I was washing my four wheeler the other day and seen fine scratches all over the fenders and wondered how I could remove them safely and effectively, so here is what I found out.
How to remove scratches from ATV plastics? In order to remove scratches from your plastics, you will need a heat gun. If you plan to remove all of the scratches from all of your plastics, then, you will need to first remove your plastics to prevent the heat gun from damaging the paint or materials of other objects that may get in the way. First, clean the plastic with rubbing alcohol. Then, turn the heat gun on high and slowly remove the scratches by applying the heat in a circular motion while moving the gun up and down, side to side, etc. DO NOT apply heat directly to one spot. Keep the heat gun moving. This will prevent melting your plastics.
If you are interested in removing all of those annoying fine scratches from your ATV’s plastics, I have more information on this topic below.
How To Restore ATV Plastics With A Heat Gun?
Using a heat gun to restore your plastics is a great option. The heat gun will remove all of the fine scratches, some of the deeper scratches and can also remove some of the faded areas caused by your plastic getting bent or damaged by the sun. Here are the steps to removing scratches with a heat gun.
- Clean your ATV’s plastics with a shop towel and some rubbing alcohol. This will remove any oils and dirt from the surface of the plastic to ensure that the heat gun will do its job properly.
- I recommend doing small sections at a time, no larger than 10” x 10”. So figure out your first area and make sure you will not burn any surrounding materials.
- Turn your heat gun on high and position it approximately 1” away from your plastics. Begin applying heat in a circular motion while moving up and down or side to side. DO NOT apply heat directly to one spot.
- Once the scratches go away, immediately remove the heat and move on.
- Shine the plastics with Armol All to protect them and give them some shine.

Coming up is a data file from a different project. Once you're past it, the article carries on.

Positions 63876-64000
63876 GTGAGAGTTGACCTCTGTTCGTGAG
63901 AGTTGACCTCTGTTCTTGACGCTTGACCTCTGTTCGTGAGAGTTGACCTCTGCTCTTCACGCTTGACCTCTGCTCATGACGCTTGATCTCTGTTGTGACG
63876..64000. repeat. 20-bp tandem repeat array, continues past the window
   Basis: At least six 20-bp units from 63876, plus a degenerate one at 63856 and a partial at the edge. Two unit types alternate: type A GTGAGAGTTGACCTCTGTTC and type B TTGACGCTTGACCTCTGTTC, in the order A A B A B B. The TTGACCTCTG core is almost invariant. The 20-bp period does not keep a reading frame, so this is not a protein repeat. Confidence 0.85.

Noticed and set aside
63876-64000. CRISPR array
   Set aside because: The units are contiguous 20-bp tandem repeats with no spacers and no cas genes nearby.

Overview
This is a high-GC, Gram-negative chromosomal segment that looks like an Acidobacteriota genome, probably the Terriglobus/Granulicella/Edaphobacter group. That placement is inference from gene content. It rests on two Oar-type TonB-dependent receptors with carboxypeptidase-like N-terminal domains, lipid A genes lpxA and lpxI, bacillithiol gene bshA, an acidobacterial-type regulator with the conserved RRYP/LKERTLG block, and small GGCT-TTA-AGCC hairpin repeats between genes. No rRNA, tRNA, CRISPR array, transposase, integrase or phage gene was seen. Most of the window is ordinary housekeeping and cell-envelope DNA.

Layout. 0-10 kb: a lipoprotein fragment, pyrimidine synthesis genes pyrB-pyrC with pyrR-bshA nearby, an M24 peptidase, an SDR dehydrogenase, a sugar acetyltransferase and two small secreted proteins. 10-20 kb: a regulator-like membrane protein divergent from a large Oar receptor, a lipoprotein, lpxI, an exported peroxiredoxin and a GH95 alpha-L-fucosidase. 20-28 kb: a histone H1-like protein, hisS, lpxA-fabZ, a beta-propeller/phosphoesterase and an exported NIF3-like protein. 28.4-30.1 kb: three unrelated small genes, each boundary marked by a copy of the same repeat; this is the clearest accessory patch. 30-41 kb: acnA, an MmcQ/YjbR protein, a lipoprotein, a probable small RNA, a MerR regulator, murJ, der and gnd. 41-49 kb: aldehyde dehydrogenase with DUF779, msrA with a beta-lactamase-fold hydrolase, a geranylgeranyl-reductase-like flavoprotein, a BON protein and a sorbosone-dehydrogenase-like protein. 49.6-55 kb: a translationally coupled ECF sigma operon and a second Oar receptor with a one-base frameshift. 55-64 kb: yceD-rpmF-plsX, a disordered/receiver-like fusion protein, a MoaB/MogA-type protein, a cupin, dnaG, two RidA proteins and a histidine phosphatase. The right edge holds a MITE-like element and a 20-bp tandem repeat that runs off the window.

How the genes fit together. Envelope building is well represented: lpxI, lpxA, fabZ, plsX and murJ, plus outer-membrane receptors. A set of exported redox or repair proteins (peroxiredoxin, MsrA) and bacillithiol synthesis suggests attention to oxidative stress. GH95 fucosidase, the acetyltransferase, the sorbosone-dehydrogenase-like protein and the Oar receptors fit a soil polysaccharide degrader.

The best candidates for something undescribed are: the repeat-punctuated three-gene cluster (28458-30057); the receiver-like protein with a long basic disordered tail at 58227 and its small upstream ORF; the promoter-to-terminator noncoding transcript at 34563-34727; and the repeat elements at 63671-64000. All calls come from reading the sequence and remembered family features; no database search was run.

Why use a heat gun over sanding and buffing?
I prefer a heat gun over sanding and buffing because it is just faster and less costly to get near the same results. Also, when you sand your plastics, you have to ensure you are using the proper grit sand paper and then you have to buff out all of the new scratches you just added. Not to mention, the cost of a descent buffer.
At the end of the day, this is an ATV we are talking about. Scratches are just inevitable on the trials and especially mudding.
How to restore faded ATV plastics?
When I first got my Yamaha Big Bear 400, the previous owner had it sitting in the weather for years. The plastics were faded and scratched. At the time, I did not know what I was doing so I took some gritty sand paper and some WD-40 and began sanding. Let me tell you… those plastics got so scratched up, it was unreal. It was only a small section but, on the other hand, the WD-40 ended up fixing most of the faded areas. It surprised me.
Along with applying WD-40 with a wrag, you can also remove faded areas with a heat gun using the same procedure for removing scratches.
Will a heat gun remove deep scratches on my ATV’s plastics?
I do not recommend trying to remove deep scratches with a heat gun. In order to remove a deeper scratch or gouge, the heat gun would end up causing more damage to your plastics than just a deep scratch.
If you have an older ATV like mine and do not care if the plastics get damaged anymore than they already are, give it a shot. Just make sure you keep your gun moving and allow the surface to heat up evenly.
What causes those fine scratches on your ATV plastics and how to prevent them?
If you have ever owned a brand new ATV, I bet there was probably a scratch or two already on the machine before it even had its first owner. Scratches blow my mind some times. Just makes you wonder, “How did that happen?”… “There’s no way.”
Most scratches come from getting on and off your four wheeler. You throw your leg around and your boot barely touches the plastic. Boom, some type of scratch or scuff. Especially if the plastic has mud and dirt on it when your boot hits it. Your boot pushes the dirt across your plastics creating those beautiful scratches. I cringe whenever someone writes on a dirty vehicle with their finger. Nooooo!!!!! Scratches everywhere!!
The best way to prevent scratches is to not touch your plastics at all whenever they are dirty and too pressure wash your ATV before hand washing to ensure you are not sliding dirt across your plastics with your wash wrag.